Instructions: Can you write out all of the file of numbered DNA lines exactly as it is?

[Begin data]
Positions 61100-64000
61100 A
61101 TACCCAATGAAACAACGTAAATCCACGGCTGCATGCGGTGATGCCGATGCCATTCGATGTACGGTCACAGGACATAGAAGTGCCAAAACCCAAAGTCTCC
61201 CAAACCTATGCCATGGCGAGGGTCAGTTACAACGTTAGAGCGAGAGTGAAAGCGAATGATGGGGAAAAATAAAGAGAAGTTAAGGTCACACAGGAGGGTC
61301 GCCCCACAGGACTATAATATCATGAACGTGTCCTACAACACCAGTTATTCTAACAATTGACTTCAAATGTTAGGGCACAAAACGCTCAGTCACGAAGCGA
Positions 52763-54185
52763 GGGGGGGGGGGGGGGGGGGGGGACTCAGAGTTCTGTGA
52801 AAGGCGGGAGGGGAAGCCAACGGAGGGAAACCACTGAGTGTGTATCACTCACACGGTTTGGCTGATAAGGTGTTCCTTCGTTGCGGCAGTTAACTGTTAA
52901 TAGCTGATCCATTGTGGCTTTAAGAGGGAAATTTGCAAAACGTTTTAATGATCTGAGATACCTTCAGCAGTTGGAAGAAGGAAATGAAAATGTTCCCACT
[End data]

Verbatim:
Positions 61100-64000
61100 A
61101 TACCCAATGAAACAACGTAAATCCACGGCTGCATGCGGTGATGCCGATGCCATTCGATGTACGGTCACAGGACATAGAAGTGCCAAAACCCAAAGTCTCC
61201 CAAACCTATGCCATGGCGAGGGTCAGTTACAACGTTAGAGCGAGAGTGAAAGCGAATGATGGGGAAAAATAAAGAGAAGTTAAGGTCACACAGGAGGGTC
61301 GCCCCACAGGACTATAATATCATGAACGTGTCCTACAACACCAGTTATTCTAACAATTGACTTCAAATGTTAGGGCACAAAACGCTCAGTCACGAAGCGA
Positions 52763-54185
52763 GGGGGGGGGGGGGGGGGGGGGGACTCAGAGTTCTGTGA
52801 AAGGCGGGAGGGGAAGCCAACGGAGGGAAACCACTGAGTGTGTATCACTCACACGGTTTGGCTGATAAGGTGTTCCTTCGTTGCGGCAGTTAACTGTTAA
52901 TAGCTGATCCATTGTGGCTTTAAGAGGGAAATTTGCAAAACGTTTTAATGATCTGAGATACCTTCAGCAGTTGGAAGAAGGAAATGAAAATGTTCCCACT